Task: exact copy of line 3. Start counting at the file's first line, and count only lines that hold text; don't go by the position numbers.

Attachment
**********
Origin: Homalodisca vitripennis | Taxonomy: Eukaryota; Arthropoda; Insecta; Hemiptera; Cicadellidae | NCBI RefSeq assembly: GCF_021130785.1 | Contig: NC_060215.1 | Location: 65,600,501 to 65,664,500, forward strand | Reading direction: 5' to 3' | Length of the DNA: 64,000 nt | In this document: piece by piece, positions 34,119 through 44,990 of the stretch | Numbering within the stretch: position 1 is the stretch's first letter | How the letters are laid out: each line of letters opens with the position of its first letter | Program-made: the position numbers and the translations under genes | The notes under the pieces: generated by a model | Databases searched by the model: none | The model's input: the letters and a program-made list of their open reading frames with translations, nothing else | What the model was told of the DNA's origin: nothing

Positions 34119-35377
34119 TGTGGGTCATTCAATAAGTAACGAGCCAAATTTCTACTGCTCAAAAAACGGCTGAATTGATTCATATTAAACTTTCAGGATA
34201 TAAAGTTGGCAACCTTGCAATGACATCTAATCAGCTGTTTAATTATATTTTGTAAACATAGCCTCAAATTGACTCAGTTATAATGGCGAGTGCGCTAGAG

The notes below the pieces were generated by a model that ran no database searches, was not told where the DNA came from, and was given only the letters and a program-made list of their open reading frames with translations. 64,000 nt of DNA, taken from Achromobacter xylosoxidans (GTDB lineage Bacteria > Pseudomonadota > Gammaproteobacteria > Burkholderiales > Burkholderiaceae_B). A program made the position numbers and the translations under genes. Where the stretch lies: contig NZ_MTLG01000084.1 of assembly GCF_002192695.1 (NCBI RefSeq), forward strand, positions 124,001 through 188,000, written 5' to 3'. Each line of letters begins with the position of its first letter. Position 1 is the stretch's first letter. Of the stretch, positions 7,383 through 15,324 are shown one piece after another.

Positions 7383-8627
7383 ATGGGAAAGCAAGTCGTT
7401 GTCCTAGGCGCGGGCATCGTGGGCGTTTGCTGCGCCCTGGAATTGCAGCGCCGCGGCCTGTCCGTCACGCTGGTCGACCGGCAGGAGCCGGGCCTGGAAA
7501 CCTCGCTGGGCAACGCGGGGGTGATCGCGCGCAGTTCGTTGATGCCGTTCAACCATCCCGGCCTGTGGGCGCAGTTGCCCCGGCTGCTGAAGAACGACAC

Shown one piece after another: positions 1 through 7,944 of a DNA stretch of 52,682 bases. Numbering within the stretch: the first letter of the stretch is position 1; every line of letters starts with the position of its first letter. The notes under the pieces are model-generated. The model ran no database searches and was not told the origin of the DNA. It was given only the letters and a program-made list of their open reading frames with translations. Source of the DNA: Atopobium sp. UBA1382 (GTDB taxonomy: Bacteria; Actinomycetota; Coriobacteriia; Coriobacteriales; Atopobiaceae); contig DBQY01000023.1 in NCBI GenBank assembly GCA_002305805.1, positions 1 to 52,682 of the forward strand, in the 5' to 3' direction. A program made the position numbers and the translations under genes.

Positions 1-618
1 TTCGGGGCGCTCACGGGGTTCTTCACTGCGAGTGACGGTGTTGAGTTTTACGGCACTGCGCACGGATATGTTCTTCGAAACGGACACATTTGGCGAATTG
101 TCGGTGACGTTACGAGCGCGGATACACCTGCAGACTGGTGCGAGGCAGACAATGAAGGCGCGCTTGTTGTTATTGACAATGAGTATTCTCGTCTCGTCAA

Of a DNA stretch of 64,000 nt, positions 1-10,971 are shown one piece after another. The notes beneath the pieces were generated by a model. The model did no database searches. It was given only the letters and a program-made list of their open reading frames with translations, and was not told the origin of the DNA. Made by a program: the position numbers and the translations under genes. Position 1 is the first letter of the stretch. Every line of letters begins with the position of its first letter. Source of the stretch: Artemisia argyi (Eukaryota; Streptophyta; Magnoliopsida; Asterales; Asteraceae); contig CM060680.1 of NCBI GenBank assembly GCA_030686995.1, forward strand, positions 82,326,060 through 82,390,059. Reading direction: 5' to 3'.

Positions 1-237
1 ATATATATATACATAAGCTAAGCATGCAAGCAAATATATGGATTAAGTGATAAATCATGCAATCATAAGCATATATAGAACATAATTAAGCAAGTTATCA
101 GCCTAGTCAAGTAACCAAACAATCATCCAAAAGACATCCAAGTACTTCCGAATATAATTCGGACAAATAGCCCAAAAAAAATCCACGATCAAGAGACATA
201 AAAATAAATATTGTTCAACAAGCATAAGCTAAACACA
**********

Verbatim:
34119 TGTGGGTCATTCAATAAGTAACGAGCCAAATTTCTACTGCTCAAAAAACGGCTGAATTGATTCATATTAAACTTTCAGGATA